FMCSA requests more comments on TIA’s broker transparency petition

November 24, 2020

Tyson Fisher


The Federal Motor Carrier Safety Administration is seeking more comments on the Transportation Intermediaries Association’s petition to eliminate federal broker transparency regulations in a new docket to be published on Nov. 25.

On Tuesday, Nov. 24, FMCSA filed TIA’s petition for rulemaking in the Federal Register. FMCSA is seeking public feedback on the petition. The docket will not go live until Wednesday, Nov. 25, when the 60-day comment period will begin.

To submit comments, click here. Once the docket goes live, a “Submit a Formal Comment” green button near the top of the page will be available. Click the button, and a comment form will appear. The docket number for this petition is FMCSA-2020-0194.

FMCSA is looking for comments more directly related to the broker and shipper aspect of the broker transparency regulations. Specifically, FMCSA is seeking answers to seven questions regarding TIA’s petition.

  1. To what extent would brokers’ disclosure of the records of individual transactions to individual motor carriers under 49 CFR 371.3(c) place brokers and their shipper clients at risk of having proprietary information concerning freight descriptions, transportation rates and routes disclosed to their competitors?
  2. For authorized brokers, how often do motor carriers exercise their right under 49 CFR 371.3(c) to review the record of the transaction, and are there motor carriers who make requests on such a frequent basis that they could, if working with other motor carriers, learn certain proprietary information concerning shippers’ rates and routes?
  3. In the absence of 49 CFR 371.3(c), what information concerning brokered transactions would authorized brokers share with the shippers and for-hire carriers?
  4. To what extent do shippers engage in discussions with brokers about the rates the authorized motor carriers will be paid?
  5. How often do shippers enter into negotiations about interstate transportation services with an entity that is neither an interstate motor carrier registered with FMCSA nor a broker registered with FMCSA?
  6. Would the issuance of regulatory guidance concerning “dispatch services” provide an effective deterrent to unauthorized brokerage services, or would additional actions by FMCSA be required to address the challenges described by TIA?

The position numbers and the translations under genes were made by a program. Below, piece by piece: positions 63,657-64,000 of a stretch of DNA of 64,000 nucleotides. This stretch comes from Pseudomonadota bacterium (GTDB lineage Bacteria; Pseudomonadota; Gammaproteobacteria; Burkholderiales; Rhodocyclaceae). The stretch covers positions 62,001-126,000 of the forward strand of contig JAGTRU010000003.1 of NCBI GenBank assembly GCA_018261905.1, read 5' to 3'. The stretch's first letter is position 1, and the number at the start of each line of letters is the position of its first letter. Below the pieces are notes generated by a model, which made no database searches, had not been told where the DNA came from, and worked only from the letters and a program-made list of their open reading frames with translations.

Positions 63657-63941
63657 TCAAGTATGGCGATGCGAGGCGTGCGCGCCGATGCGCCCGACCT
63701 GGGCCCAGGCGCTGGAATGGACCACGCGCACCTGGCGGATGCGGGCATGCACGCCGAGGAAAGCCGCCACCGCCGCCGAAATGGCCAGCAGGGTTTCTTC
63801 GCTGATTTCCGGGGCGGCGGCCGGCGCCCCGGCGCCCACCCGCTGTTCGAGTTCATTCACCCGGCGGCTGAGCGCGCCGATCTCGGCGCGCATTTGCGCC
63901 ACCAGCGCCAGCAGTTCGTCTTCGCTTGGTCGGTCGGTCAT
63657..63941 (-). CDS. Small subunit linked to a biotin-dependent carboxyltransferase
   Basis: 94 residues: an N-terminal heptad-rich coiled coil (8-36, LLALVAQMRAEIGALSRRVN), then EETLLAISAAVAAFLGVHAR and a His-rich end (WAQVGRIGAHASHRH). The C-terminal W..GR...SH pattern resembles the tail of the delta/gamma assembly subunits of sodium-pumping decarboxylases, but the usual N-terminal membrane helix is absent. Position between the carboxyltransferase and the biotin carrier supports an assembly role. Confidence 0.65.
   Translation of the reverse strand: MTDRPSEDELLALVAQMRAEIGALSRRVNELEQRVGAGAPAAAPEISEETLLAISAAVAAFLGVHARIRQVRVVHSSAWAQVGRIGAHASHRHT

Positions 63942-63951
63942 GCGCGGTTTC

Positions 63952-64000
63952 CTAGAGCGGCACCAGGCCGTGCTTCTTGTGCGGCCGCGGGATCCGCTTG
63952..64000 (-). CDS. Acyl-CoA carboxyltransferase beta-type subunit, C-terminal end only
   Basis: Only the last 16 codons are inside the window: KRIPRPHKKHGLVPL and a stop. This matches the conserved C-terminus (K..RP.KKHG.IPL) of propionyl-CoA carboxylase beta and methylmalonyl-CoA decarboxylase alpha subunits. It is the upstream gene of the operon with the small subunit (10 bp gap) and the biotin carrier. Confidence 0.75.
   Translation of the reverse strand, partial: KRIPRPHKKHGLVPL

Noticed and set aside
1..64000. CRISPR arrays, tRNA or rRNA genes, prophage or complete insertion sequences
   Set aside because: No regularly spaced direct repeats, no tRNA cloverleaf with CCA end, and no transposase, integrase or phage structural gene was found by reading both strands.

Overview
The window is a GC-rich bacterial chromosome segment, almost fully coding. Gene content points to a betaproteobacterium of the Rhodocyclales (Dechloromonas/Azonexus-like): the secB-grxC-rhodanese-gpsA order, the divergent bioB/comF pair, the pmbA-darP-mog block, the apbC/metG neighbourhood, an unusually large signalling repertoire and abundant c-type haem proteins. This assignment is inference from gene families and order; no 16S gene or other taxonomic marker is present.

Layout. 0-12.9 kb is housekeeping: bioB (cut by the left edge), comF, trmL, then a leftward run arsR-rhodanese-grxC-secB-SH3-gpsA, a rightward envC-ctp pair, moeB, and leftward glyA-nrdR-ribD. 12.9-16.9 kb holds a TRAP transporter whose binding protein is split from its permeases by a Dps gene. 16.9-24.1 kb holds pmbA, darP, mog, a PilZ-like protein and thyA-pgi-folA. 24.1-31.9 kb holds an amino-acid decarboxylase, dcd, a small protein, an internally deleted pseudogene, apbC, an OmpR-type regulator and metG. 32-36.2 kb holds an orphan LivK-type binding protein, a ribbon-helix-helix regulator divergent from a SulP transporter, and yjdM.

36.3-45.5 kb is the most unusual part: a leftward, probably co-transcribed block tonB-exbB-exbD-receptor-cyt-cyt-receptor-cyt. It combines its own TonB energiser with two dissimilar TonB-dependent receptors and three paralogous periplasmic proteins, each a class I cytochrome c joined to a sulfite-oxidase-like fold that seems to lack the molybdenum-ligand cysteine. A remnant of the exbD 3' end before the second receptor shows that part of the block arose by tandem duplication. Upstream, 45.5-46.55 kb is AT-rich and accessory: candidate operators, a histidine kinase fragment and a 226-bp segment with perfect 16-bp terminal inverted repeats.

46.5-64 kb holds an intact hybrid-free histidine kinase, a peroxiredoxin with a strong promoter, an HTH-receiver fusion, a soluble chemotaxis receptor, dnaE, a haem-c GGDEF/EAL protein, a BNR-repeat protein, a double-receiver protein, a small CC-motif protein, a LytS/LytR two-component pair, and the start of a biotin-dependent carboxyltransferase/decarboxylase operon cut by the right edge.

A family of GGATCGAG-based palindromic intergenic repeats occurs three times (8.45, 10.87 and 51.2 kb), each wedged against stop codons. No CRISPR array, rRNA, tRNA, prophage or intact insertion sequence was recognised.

7. Is there sufficient clarity in the current definitions of “broker,” “bona fide agents,” and “brokerage or brokerage service” under 49 CFR 371.2 to enable interested parties to identify dispatch services that are actually carrying out the functions of a registered broker and to file a complaint with FMCSA for subsequent investigation?

TIA’s petition was included in Docket No. FMCSA-2020-0190, which was for the broker transparency listening session.

The new docket essentially isolates TIA’s petition in order for FMCSA to drill down to issues more relevant to the petition as opposed to broker transparency in general.

In its petition, TIA is requesting FMCA to eliminate 49 CFR 371.3(c), which is the federal regulation regarding broker transparency. The association claims that the spot market is among the most transparent marketplaces in the world. Load boards, the internet and rate quotes in person-to-person communications within the industry provide the transparency that the regulation intended, rendering it obsolete, TIA argues.

Furthermore, TIA wants regulatory guidance concerning dispatch services. Specifically, the association claims some dispatch services are unlicensed brokers that do not meet statutory requirements. Further explanation regarding the legal duties of a dispatch service would require many of those companies to acquire a broker license, TIA contends.

Meanwhile, the Owner-Operator Independent Drivers Association has a competing petition on the docket.

That petition asks FMCSA to further enforce the regulation that TIA wants to eliminate. OOIDA’s petition proposes the following:

  • Require brokers to automatically provide an electronic copy of each transaction record within 48 hours after the contractual service has been completed.
  • Explicitly prohibit brokers from including any provision that requires a carrier to waive their rights to access the transaction records.

Also, OOIDA wants FMCSA to require brokers to keep a record of each transaction for three years. Each party to a brokered transaction has the right to review the record of the transaction required to be kept by the proposed rules, including the truckers hired to haul the load.

Furthermore, OOIDA wants FMCSA to levy and enforce a structured fine system for noncompliant brokers. The Association asks FMCSA to suspend or revoke the authority of unscrupulous brokers that consistently break the rules. LL

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Tyson Fisher

Tyson Fisher joined Land Line Magazine in March 2014. An award-winning journalist and tireless researcher, his news reports, features and blogs bring depth to our editorial content, backed with solid detail. Tyson is a lifelong Kansas Citian.